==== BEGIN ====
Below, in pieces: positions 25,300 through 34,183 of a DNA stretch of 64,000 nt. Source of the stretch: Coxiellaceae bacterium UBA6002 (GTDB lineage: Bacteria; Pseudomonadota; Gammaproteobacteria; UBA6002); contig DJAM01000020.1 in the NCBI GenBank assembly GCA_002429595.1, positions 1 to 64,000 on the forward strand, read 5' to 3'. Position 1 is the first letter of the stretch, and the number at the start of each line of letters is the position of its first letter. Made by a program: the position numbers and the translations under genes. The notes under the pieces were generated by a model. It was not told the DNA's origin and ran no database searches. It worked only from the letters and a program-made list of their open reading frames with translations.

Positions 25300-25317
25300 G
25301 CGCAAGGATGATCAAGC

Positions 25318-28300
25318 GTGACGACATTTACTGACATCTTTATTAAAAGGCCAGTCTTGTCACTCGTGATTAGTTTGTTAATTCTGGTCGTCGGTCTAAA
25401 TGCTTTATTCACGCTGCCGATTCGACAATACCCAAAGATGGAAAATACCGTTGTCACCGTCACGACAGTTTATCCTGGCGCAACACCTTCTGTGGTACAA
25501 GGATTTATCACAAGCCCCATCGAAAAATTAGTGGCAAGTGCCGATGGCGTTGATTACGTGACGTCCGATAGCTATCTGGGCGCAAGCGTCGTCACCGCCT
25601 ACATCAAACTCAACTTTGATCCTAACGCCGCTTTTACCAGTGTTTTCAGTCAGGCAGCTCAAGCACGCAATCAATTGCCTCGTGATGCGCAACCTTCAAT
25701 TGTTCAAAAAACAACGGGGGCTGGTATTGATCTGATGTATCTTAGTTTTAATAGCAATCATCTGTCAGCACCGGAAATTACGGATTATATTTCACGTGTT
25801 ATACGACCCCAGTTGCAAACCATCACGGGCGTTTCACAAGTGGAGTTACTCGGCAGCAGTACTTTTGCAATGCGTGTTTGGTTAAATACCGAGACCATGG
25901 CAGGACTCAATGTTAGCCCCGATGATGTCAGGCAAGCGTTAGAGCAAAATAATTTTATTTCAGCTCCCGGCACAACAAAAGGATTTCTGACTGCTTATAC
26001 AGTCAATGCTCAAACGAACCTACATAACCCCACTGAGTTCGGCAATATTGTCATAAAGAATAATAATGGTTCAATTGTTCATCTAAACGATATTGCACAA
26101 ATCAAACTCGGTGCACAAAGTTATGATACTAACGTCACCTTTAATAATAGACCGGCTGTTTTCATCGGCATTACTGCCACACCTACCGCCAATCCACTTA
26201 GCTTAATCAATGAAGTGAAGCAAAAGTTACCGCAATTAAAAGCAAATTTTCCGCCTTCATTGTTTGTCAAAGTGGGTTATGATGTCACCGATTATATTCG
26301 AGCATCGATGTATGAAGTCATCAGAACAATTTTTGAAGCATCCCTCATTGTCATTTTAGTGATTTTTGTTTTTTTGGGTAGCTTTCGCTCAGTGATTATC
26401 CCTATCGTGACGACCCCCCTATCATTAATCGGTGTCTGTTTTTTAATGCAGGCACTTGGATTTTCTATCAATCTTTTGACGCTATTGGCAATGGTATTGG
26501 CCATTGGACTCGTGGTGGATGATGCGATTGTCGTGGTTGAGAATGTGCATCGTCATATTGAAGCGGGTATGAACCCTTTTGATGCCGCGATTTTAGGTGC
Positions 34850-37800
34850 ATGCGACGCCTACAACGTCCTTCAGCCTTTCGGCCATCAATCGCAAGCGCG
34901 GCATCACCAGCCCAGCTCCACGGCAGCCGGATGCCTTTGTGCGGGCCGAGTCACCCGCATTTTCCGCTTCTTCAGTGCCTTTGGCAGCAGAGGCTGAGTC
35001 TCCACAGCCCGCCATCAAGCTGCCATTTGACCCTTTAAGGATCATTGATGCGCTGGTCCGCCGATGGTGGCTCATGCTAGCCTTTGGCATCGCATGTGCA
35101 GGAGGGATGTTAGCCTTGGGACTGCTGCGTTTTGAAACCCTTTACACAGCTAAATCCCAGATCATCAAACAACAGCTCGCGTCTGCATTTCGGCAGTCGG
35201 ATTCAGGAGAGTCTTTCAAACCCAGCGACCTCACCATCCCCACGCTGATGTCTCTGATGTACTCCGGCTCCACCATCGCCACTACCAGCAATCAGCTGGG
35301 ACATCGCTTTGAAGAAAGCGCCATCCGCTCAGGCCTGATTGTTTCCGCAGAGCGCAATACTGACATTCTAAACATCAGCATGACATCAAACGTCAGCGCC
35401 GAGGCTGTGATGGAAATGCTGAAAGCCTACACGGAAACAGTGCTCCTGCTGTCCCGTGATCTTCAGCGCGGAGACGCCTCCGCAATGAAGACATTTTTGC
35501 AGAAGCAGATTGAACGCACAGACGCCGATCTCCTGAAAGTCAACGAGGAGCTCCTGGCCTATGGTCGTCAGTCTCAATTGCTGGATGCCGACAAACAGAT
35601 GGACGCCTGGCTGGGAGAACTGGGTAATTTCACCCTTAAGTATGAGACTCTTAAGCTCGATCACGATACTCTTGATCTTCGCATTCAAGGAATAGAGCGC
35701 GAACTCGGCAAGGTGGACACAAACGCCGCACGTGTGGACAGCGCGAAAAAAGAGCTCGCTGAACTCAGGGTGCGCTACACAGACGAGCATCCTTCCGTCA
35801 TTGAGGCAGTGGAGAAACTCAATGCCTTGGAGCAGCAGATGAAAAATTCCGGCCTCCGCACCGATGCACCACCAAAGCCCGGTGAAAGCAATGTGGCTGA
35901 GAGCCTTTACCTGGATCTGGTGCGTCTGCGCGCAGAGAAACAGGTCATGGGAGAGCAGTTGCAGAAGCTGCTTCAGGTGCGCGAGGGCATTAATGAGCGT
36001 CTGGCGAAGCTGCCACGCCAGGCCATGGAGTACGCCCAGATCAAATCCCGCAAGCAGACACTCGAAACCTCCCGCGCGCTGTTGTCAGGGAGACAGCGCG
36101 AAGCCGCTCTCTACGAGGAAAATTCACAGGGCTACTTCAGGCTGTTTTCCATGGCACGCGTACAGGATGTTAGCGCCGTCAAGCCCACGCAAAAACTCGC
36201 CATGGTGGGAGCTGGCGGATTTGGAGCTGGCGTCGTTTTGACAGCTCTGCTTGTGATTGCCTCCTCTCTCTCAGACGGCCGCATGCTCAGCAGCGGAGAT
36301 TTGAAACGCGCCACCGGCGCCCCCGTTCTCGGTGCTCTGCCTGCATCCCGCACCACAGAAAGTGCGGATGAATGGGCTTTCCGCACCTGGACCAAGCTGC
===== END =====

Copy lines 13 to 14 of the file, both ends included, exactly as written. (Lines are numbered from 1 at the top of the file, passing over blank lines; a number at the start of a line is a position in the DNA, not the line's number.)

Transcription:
26001 AGTCAATGCTCAAACGAACCTACATAACCCCACTGAGTTCGGCAATATTGTCATAAAGAATAATAATGGTTCAATTGTTCATCTAAACGATATTGCACAA
26101 ATCAAACTCGGTGCACAAAGTTATGATACTAACGTCACCTTTAATAATAGACCGGCTGTTTTCATCGGCATTACTGCCACACCTACCGCCAATCCACTTA